Should You Take an Unpaid Internship?
Many people believe that getting an internship can help them land a job. Whether your internship directly leads to a job at the company you intern for, or it gives you the necessary skills to have an advantage over other graduates who are applying for the same jobs you are, internships can certainly help you land a job. Internships give you real experience that you can’t gain in the classroom, and you often can’t gain just by taking on a part-time job. They can also help you determine if you are pursuing the right career path.
However, internships take time, and if you accept an unpaid internship, you will be working for free. Of course, students would prefer to be paid for their work, but not every student can gain access to a paid internship, and they then face the dilemma of taking an unpaid internship or no internship at all.
Some people feel that unpaid internships make little sense. There is the main argument that unpaid internships are just a way for companies to get free labor. According to Mic, there are many other reasons why an unpaid internship is wrong. Many students can’t afford to take an internship if it doesn’t pay anything, which can contribute to social inequality. Unpaid employees also have no protection against discrimination. Surprisingly, paying interns can also help the company: offering paid internships can encourage a more diverse and talented group of applicants.
Another argument against unpaid internships is that they actually don’t make you more employable. According to the National Association of Colleges and Employers, as of 2013, those graduates who applied for a job and had paid internships had an advantage over peers who had no internship — even an unpaid one. The survey found that 63.1 percent of paid interns were offered at least one job, but only 37 percent of unpaid interns got a job offer. This was only slightly higher than the 35.2 percent for those with no internship at all. Those students who participated in a paid internship even received higher paying job offers: $51,930 median salary for new graduates with a paid internship versus just $35,721 for those with an unpaid internship and $37,087 for those with no internship at all.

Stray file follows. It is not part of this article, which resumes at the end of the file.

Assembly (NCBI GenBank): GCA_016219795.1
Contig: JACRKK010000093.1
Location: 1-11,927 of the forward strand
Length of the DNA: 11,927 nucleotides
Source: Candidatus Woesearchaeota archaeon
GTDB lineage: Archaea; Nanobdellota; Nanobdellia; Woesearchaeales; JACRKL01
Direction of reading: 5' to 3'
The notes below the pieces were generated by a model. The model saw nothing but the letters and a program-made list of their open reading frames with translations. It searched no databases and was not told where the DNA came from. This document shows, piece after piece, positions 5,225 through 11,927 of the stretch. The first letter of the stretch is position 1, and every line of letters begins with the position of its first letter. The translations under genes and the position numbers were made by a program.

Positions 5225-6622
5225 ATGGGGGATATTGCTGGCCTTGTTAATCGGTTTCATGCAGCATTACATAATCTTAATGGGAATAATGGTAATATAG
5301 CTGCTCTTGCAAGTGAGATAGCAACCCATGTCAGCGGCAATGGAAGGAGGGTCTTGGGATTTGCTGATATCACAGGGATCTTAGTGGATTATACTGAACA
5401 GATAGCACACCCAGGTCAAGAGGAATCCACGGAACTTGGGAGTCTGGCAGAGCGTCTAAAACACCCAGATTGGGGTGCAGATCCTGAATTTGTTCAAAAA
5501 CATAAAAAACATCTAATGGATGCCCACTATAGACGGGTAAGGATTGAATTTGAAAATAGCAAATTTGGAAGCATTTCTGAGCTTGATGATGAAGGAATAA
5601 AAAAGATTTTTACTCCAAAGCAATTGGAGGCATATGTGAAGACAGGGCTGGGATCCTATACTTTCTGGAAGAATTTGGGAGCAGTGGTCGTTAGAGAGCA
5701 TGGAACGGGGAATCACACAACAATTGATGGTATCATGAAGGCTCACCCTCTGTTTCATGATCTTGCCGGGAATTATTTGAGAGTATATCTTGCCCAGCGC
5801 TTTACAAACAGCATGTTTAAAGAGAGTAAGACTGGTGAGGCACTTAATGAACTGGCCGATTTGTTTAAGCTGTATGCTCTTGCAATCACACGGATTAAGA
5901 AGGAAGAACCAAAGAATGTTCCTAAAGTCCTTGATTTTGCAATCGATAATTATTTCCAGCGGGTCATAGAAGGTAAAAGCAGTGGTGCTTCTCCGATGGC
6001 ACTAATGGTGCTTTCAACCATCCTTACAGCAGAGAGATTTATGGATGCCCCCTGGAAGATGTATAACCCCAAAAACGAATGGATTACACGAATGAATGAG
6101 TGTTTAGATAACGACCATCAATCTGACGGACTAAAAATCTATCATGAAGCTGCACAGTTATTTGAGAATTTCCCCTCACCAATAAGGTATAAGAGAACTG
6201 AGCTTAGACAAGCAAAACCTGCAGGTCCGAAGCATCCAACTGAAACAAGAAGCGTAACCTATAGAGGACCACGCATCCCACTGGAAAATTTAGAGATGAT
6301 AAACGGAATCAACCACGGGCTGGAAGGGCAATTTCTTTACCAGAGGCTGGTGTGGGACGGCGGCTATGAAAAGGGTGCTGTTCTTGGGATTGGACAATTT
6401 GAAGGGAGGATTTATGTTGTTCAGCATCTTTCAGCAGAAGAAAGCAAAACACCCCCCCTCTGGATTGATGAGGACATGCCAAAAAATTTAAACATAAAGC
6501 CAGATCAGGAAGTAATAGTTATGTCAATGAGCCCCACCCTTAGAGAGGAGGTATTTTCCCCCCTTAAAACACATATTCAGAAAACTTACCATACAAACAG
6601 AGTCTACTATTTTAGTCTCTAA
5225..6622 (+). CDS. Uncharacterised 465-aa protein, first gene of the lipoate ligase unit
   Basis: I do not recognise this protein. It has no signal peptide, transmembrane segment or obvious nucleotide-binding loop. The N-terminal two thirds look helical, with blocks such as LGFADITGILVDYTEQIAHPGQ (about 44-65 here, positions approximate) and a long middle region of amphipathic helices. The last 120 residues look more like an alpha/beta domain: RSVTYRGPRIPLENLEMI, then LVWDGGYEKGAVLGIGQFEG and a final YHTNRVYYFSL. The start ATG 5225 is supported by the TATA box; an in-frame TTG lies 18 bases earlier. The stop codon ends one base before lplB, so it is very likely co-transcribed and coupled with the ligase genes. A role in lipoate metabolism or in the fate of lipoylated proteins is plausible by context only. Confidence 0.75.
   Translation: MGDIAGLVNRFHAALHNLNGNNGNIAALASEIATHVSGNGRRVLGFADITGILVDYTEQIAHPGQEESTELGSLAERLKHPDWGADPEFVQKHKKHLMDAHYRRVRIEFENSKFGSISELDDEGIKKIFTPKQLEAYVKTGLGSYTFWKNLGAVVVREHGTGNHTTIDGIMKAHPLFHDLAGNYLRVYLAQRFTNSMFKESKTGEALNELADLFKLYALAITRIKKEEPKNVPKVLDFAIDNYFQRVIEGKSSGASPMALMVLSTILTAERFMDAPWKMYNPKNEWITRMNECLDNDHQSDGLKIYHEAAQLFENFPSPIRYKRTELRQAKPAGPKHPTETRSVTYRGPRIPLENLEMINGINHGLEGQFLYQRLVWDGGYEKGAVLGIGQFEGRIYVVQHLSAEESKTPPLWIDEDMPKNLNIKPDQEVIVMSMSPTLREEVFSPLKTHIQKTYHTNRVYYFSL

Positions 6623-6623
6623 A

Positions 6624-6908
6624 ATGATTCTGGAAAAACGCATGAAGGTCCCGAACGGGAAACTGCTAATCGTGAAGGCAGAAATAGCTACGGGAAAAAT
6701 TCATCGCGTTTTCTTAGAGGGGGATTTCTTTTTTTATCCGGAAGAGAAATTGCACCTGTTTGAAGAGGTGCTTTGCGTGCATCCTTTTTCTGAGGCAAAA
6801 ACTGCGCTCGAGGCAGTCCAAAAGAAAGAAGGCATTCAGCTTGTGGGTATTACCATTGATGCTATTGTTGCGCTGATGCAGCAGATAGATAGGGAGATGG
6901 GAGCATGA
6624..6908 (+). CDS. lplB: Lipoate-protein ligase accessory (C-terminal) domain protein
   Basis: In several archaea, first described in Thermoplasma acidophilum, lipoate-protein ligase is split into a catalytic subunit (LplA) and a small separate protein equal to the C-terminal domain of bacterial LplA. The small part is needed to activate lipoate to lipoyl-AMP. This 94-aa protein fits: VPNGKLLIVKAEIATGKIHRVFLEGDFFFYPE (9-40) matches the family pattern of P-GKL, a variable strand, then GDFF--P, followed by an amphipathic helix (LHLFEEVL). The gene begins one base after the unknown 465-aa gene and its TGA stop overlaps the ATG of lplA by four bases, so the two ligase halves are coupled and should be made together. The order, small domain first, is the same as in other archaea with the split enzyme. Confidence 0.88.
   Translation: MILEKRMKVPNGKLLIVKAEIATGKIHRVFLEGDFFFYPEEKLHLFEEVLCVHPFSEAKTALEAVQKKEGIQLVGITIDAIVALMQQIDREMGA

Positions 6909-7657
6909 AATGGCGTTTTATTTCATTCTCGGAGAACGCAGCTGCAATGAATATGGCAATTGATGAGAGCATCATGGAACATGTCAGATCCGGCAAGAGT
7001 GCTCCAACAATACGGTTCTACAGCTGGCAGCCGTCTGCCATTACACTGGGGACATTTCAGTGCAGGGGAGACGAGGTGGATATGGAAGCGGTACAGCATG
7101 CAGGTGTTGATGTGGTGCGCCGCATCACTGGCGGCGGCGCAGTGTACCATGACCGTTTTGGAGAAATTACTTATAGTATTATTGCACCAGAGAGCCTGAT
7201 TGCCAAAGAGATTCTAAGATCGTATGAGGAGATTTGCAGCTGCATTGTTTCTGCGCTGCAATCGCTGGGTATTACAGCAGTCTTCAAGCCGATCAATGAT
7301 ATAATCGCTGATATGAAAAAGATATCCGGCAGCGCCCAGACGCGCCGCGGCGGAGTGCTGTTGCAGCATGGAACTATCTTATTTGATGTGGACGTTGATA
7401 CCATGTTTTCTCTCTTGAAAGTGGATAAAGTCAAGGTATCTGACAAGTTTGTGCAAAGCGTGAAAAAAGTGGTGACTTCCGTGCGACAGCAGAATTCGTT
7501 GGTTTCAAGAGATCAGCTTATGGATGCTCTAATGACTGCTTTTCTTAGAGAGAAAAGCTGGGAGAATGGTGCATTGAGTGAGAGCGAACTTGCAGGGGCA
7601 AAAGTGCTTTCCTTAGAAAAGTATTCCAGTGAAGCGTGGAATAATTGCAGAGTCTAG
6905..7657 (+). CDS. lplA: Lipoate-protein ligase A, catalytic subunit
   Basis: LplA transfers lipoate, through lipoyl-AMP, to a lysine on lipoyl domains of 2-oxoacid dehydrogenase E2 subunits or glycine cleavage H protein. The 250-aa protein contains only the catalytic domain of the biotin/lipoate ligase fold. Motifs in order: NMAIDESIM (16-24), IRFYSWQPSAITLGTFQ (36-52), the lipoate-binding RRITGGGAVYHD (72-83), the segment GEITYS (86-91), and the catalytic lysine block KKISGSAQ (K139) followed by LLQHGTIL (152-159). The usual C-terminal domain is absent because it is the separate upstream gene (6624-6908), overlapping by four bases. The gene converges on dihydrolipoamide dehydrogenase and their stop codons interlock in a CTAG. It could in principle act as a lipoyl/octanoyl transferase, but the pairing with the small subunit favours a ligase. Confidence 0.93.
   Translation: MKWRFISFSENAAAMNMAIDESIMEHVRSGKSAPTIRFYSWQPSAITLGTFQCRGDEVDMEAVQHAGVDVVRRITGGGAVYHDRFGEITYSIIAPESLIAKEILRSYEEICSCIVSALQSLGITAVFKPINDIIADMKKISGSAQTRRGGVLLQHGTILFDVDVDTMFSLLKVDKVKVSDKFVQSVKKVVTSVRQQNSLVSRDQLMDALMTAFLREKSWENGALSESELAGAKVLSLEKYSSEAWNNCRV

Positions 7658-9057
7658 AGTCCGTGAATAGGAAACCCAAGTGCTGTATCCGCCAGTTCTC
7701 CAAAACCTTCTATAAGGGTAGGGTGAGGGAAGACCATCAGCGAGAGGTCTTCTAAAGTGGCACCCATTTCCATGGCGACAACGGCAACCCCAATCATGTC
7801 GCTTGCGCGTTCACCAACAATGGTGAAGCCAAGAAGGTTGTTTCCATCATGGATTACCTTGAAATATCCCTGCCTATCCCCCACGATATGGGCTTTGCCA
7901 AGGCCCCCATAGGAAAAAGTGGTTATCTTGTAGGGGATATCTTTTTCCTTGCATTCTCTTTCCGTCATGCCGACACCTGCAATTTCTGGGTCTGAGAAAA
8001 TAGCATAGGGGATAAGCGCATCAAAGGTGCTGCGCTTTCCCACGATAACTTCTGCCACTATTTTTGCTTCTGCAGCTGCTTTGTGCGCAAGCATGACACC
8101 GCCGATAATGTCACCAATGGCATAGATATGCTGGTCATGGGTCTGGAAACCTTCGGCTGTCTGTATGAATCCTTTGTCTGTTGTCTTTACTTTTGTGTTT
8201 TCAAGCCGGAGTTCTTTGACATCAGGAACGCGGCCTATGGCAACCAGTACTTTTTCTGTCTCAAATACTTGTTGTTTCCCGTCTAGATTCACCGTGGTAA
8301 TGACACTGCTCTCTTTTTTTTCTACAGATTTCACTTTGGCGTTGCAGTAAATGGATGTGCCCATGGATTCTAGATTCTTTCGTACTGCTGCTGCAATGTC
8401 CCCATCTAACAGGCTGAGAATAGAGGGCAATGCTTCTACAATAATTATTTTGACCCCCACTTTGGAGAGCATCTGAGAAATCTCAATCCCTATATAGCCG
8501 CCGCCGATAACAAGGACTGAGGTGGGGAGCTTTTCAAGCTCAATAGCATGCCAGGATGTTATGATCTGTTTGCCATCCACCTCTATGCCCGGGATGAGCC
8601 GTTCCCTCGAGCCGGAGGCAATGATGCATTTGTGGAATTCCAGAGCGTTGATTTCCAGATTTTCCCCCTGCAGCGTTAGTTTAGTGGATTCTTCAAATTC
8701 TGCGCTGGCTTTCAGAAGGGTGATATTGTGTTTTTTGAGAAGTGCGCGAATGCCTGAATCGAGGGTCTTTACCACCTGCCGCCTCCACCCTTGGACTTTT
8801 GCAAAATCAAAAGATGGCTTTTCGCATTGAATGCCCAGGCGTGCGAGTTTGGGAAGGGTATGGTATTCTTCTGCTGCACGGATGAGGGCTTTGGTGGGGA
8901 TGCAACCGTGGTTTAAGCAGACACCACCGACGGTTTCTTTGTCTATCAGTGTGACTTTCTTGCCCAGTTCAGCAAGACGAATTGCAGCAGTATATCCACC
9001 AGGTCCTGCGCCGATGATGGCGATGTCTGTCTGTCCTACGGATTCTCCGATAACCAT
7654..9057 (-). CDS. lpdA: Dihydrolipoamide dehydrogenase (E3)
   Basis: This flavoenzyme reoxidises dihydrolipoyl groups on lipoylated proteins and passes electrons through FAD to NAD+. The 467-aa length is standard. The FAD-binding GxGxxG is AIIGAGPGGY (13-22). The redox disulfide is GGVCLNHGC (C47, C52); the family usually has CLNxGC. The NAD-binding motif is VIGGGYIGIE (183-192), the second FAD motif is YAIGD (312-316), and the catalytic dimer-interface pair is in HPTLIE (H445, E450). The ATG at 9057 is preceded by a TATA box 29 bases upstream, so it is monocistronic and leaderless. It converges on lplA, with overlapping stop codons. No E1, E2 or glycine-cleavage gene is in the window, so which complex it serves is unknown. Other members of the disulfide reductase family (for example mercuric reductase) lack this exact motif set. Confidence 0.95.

The question of why students who take unpaid internships are receiving less job offers (and less money) than those who participate in paid internships is debatable. Some employers may feel that if a student was willing to take an unpaid internship, they also might be willing to accept less money to take a job. It’s also possible that the particular job field might affect the numbers; if a student takes an unpaid internship at a nonprofit and goes into the nonprofit sector, they might make less money than someone in a higher-paying field. It’s even possible that some in-demand companies or industries can get away with not paying its interns because the applicant pool is so competitive.
Still, although the numbers suggest that there is little benefit to taking an unpaid internship, the decision doesn’t stop there. There are certainly advantages to unpaid internships. Obviously, obtaining an internship gives you something to put on your resume, regardless of whether or not you are paid. According to Allison Green for US News & World Report, if unpaid internships were illegal, some companies would hire employees with more experience rather than paying interns, and then recent graduates would be left jobless. Many companies will see no benefit in training and paying an intern if they can pay someone who has more experience. Therefore, unpaid internships at least give students a chance to have an internship that they might otherwise not get if they had to be paid.
Another advantage to an unpaid internship is one that is the same for paid interns: you get experience. You also gain references to use in the future. Whether those references lead to a job at the company you intern for or help you land a job somewhere else, they are an important part of the job process and can give you an advantage over recent graduates who haven’t networked.
There are advantages and disadvantages to unpaid internships. Your best bet is to try to obtain a paid internship. However, if that isn’t possible, don’t count out an unpaid internship. Especially if you are going into a field in which you feel that it is absolutely necessary to have an internship, but you can’t get a paid one, you might still want to experience an unpaid internship over none at all. If you truly enjoy what you are doing, you also might find that the time you spend is valuable in an emotional or intellectual way as well. Even if you hate your internship, that alone might save you money in the long run if it encourages you to change your major now, rather than going back to school later or spending years in an a career that you hate.